- Sports News : Victory [19/07/2019 - Samoa]
- Sports News : Flying Fijians coach McKee names squad for final test against Maori All Blacks [18/07/2019 - New Zealand]
- Sports News : Kable shoots another Gold for Team Fiji [18/07/2019 - Samoa]
- Sports News : Samoa PM calls on Pacific Games Council to address transgender concerns [18/07/2019 - Samoa]
- Sports News : Pacific Mini Games to feature six sports in scaled down format in Northern Mariana Islands [18/07/2019 - Samoa]
- Sports News : Pacific Games Council hoping for amicable conclusion to dispute with Tongan Government [18/07/2019 - Samoa]
- Sports News : Pacific's fastest man reigns in thrilling 200m final [18/07/2019 - Samoa]
- Sports News : Wisil completes historic Pacific Games sprint triple-triple with 200m gold [18/07/2019 - Samoa]
- News Feature : Mobilising Urgent Action and Political Will For Ocean and Climate Change [18/07/2019 - Fiji]
- News Feature : Vanuatu: First country in the Pacific to develop its Multi hazard National Contingency Plan [18/07/2019 - Vanuatu]
- News : Climate change main priority says new EU Ambassador to Pacific [18/07/2019 - Fiji]
- News : Climate crisis not science debate anymore: Kiribati civil servant [18/07/2019 - Samoa]
- Sponsored : Oceania National Olympic Committees (ONOC)
The seasonal workers’ programme is a huge employment opportunity for people in the country, says Prof Steven Howes, of the Australian National University.
Speaking at a panel discussion during the 35th Australia-PNG Business Forum Trade and Expo in Port Moresby, Howes said that the number of Papua New Guineans who took part in the seasonal workers’ programme was very low compared with other Pacific Island countries.
He said in this day and age, aid was important, trade and investment were critical but people to people links were also important, especially labour.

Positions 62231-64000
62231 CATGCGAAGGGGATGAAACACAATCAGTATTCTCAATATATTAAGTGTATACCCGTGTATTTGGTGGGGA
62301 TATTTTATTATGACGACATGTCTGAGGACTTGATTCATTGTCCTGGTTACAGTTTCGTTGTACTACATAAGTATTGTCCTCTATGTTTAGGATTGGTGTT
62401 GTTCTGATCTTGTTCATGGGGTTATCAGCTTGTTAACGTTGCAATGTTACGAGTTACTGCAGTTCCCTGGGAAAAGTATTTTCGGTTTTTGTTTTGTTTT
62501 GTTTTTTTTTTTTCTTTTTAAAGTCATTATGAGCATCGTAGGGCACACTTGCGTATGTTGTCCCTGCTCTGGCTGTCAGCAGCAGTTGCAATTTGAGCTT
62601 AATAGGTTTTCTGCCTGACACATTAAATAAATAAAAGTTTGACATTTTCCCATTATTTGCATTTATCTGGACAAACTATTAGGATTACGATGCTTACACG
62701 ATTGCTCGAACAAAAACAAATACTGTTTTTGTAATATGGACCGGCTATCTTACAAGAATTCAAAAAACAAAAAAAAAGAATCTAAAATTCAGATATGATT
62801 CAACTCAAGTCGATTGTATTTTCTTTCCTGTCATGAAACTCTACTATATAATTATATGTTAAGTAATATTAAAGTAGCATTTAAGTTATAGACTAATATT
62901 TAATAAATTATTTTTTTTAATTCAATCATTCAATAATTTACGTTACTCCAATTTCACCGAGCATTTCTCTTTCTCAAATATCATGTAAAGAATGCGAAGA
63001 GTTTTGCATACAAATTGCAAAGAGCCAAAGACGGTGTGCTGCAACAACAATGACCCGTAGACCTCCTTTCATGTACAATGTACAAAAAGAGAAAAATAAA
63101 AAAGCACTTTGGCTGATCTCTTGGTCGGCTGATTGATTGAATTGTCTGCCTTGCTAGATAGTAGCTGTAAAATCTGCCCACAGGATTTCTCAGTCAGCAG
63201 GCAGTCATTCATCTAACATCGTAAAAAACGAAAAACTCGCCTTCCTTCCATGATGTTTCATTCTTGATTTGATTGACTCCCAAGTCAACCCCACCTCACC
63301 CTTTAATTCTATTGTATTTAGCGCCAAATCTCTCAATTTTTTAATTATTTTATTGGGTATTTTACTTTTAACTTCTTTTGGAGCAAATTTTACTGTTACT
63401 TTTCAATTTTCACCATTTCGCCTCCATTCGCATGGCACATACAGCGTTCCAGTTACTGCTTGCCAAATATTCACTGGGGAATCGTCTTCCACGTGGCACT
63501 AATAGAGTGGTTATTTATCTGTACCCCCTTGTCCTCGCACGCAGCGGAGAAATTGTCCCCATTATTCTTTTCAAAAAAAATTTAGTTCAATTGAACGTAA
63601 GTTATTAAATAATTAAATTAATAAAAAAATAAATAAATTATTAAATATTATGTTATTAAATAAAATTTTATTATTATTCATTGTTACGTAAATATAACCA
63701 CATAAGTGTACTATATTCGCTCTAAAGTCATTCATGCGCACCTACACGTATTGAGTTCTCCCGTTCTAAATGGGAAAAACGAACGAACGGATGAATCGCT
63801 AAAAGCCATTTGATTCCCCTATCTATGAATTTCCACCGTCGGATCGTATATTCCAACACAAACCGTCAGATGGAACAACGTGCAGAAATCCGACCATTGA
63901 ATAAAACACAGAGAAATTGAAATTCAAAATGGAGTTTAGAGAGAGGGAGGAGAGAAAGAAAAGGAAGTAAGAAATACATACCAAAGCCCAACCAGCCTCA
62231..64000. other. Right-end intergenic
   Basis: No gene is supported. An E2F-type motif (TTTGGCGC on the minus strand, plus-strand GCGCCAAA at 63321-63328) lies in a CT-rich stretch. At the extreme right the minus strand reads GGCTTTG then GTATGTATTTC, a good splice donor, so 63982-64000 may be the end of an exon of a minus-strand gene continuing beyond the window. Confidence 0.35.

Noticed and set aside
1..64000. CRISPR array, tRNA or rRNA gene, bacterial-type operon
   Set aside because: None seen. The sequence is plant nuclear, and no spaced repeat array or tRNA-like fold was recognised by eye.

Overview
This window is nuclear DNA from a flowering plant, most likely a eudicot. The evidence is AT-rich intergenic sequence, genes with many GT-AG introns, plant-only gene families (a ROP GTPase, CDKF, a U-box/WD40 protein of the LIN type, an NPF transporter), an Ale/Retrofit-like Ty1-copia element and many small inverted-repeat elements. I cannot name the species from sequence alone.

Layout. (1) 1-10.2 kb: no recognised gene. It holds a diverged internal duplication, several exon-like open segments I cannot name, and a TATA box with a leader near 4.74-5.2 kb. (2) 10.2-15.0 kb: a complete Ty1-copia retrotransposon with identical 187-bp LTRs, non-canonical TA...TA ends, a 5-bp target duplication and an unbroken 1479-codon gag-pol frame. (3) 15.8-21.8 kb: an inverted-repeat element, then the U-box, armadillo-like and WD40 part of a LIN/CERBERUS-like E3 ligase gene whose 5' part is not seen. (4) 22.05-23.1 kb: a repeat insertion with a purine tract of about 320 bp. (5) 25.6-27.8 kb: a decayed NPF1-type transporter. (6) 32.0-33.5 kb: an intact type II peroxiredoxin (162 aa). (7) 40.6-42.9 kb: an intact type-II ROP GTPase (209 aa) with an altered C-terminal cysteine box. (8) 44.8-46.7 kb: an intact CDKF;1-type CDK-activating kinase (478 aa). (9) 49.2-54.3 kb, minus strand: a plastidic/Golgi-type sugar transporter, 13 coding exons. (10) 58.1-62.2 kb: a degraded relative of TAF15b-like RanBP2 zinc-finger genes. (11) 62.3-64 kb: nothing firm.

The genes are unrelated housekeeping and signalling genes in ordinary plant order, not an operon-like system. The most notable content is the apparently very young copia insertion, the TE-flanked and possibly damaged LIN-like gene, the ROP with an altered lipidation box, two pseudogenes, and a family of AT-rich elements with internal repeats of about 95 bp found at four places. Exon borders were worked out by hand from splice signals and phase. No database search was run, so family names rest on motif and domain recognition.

“There’s a huge opportunity for employment in a country with a very high level of unemployment to get young people without formal education into Australia for good wages and is becoming a very large scheme.
“In this financial year to April, 11,638 Pacific islanders came to Australia to participate in the scheme.
“It’s as big as the New Zealand programme and (it’s) growing at 20 to 30 per cent each year.”
“11,638 in total, Vanuatu is the biggest with 4,048, Tonga the second biggest with 3,013, Timor-Leste with 1,368, Samoa 433, Fiji 327, the Solomon 244, Kiribati 165 and finally Papua New Guinea 170.
“So Papua New Guinea is really missing out on the seasonal workers’ programme.
“It’s a great opportunity to connect.”
Howes said the programme was a private-sector demand driven scheme and not a government aid scheme.
He further added that Australia needed to do more to promote trade investment relationships, step up its trade relationships and strengthen the private sector.
“A lot of people think that the step-up doesn’t engage enough with the private sector.
“It’s too focused on aid and security and we need to strengthen the private sector.
“But ultimately it is up to Papua New Guinea on how the future of the relationship goes.” Howes said.
SOURCE: THE NATIONAL/PACNEWS
Pacific Islands News Association
Who & What is PINA?
International News Safety Institute (INSI)
Media Helping Media